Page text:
Sited at the corner of Endell Street and Shaftesbury Avenue, the National Schools were built to cater for 1,500 children. The facilities included a soup kitchen, and an industrial school in the basement. Published in The Builder, December 22 1860.
From The Building News, October 5 1860: “THE works at these new schools are progressing very satisfactorily, from the designs of Edward M. Barry, Esq., architect. The site comprises the north-western corner of Endell-street and Broad-street, and the new structure, when completed, will form a very prominent and decided improvement in this locality. The whole of the works will be executed in brick, stono, and wood.
The basement of the new edifice is planned for cellarage purposes, and this will bring in a distinct yearly revenue. The elevation in Broad-street, is to measure 76 feet, and that in Endell-street, 55 feet 6 inches. The height of the elevation from the curb level to the top of the parapet, will be about 60 feet, and the roof will have a vertical height of 26 feet, making a total altitude of 86 feet from the footpath to the ridge. The chimneys, according to the designs, are highly characteristic.
On the ground floor there is to be an infants’ school, 61 feet by 23 feet, and a class-room 22 feet by 20 feet ; in connexion with which there will be a play-ground, having an area of 32 feet by 24 feet. The communications are to be by spacious corridors 6 feet in width, and on the several floors there will be lavatories and other suitable conveniences.
One peculiar feature of the building, according to the plans, is that there will be a mezzanine story between the upper and lower schools, to be fitted for the residences of the master and mistress of the establishment and a committee-room ; this arrangement having been necessitated by the limited site; and in this case the Commissioners on Education, as we think, very judiciously abandoned their usual regulation — namely, that of having residences on the ground floor, which, of course, may work well in cases where sites are not so valuable as they are in the metropolis.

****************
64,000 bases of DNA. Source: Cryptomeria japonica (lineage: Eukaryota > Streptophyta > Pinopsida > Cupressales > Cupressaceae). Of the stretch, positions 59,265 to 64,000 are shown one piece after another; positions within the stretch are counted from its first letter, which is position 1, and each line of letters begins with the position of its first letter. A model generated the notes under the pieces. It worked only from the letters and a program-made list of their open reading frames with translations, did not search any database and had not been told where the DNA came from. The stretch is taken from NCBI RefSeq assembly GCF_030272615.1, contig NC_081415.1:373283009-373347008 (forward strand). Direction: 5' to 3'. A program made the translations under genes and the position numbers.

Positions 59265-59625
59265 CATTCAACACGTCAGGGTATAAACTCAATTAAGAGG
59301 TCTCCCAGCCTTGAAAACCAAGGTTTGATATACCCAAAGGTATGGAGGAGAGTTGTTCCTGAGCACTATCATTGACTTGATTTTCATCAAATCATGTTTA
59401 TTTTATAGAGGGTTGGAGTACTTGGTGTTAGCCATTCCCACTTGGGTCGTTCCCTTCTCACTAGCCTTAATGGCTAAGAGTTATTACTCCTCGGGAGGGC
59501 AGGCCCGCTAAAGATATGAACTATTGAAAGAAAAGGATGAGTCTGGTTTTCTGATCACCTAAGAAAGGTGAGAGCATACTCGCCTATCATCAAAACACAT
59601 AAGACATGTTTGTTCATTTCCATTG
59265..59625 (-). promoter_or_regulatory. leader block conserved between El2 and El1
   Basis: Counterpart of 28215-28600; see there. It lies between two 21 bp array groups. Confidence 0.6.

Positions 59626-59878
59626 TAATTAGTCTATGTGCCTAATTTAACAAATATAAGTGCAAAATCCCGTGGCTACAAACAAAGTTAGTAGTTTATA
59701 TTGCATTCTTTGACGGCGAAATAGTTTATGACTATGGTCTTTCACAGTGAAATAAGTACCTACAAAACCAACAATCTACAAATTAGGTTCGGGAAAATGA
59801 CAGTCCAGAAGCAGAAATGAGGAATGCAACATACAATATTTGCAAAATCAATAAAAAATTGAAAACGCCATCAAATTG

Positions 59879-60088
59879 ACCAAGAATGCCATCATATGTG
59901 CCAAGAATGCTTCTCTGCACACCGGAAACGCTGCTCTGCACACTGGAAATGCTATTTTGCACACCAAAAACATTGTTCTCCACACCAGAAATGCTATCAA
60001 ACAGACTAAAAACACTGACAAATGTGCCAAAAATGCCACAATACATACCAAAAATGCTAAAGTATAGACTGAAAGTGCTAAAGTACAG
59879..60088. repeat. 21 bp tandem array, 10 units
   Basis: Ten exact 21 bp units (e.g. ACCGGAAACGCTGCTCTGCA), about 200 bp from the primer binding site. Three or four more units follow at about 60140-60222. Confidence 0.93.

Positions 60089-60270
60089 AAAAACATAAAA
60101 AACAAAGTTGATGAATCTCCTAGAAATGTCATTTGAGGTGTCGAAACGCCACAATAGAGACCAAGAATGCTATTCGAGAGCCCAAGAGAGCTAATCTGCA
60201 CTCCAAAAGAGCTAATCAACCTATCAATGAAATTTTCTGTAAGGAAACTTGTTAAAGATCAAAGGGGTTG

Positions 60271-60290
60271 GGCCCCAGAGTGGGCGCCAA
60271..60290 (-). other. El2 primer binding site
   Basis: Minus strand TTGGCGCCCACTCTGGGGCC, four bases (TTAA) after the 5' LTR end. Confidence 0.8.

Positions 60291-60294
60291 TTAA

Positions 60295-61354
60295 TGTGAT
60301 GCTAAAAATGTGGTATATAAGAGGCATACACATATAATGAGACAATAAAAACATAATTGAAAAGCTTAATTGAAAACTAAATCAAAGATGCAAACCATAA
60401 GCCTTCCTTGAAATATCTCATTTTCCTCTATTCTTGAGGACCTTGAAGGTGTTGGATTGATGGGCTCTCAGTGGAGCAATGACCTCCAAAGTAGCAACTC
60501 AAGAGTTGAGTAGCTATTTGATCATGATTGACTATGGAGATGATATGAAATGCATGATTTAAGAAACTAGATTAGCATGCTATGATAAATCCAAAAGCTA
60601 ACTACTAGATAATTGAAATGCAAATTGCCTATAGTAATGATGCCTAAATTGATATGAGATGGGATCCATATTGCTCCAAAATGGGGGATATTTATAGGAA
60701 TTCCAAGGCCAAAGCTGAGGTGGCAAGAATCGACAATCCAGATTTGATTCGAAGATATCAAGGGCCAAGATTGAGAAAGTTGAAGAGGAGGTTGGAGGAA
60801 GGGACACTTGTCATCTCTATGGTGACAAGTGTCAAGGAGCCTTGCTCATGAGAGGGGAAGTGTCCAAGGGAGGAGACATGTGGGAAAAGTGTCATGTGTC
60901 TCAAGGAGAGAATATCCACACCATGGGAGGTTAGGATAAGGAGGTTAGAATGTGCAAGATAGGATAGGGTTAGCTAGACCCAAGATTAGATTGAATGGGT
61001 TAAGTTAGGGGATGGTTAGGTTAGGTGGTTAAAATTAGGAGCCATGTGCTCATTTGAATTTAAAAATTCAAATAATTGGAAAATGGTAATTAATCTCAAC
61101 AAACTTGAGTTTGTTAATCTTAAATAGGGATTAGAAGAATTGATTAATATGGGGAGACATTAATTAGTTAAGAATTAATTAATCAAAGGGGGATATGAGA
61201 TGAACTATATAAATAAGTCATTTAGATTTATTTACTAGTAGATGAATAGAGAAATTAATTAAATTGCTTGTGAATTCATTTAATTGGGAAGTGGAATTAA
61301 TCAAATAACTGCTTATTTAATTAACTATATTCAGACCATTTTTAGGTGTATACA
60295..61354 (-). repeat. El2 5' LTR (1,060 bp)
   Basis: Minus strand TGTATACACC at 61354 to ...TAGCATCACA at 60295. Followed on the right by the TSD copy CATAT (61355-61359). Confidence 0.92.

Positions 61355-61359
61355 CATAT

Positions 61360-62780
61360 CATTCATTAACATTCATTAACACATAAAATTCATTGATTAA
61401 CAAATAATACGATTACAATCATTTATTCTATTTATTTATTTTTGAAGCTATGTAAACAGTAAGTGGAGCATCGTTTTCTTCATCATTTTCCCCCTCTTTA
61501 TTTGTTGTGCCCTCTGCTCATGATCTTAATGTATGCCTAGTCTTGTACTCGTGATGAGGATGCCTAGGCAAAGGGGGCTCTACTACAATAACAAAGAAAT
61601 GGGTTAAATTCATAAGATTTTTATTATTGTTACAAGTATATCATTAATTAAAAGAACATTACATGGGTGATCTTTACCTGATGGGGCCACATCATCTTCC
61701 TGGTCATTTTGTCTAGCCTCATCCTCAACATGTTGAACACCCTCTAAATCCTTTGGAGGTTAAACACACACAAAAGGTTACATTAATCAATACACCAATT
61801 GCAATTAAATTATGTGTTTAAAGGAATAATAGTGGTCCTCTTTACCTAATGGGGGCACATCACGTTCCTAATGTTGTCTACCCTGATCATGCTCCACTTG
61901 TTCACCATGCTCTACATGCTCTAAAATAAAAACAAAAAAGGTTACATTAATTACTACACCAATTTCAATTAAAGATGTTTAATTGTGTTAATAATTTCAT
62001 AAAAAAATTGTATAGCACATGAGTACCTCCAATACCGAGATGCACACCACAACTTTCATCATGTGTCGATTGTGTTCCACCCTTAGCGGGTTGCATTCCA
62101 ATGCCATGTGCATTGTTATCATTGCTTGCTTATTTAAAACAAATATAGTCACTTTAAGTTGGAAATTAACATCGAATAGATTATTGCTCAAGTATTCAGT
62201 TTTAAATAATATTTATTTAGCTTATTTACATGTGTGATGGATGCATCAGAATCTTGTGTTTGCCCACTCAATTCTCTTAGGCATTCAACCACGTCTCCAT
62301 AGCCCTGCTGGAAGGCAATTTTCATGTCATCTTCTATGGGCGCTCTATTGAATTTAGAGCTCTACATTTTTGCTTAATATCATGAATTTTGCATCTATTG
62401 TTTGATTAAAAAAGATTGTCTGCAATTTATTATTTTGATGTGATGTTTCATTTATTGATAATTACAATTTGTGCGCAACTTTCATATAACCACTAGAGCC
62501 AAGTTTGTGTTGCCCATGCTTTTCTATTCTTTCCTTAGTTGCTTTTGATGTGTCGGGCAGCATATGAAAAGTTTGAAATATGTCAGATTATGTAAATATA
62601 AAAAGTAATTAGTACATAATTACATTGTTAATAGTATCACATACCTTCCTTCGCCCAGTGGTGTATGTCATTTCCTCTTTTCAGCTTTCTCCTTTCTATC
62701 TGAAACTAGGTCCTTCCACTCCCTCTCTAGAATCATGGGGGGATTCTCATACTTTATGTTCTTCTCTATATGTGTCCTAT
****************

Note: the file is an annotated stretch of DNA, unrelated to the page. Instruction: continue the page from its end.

On the first floor there will be a girls’ school 70 feet long by 30 feet wide, and in connexion with it a class-room 20 feet square. On the second floor is planned a boys’ school of the same dimensions, together with a class-room 30 feet by 20 feet, and a cloak-room 12 feet square. The girls’ entrance is to be in Endell-street, and that for the boys Will be at the rear by a separate staircase.
The new structure will be of the most substantial character, the steps and landings of the staircases being intended to be all of stone, and externally the plain surfaces of the walling will be of malm bricks of picked quality, and the voussoirs of the arched windows of yellow and black bricks alternately, with red bounding bands.
The windows of the first and second floors are to be in two lights, with pointed arch heads, and divided by shafts of grey granite, polished. The roofs will be covered with slates — pale blue and green — laid in alternate courses, and altogether the building, when completed, will be highly characteristic of the peculiar style adopted by the architect and committee.
The heights of the various floors are as under — viz., the basement, 10 feet; groined floor, 16 feet 7 inches. That of the mezzanine, 10 feet 6 inches; the first floor, 19 feet 7 inches; and that of the second, which shows its constructive timbers, is 30 feet in height from the floor to ridge of roof. Messrs. George Mansfield and Son are the contractors for the building, and Mr. W. J. Dale is the clerk of works under the supervision of the architect. “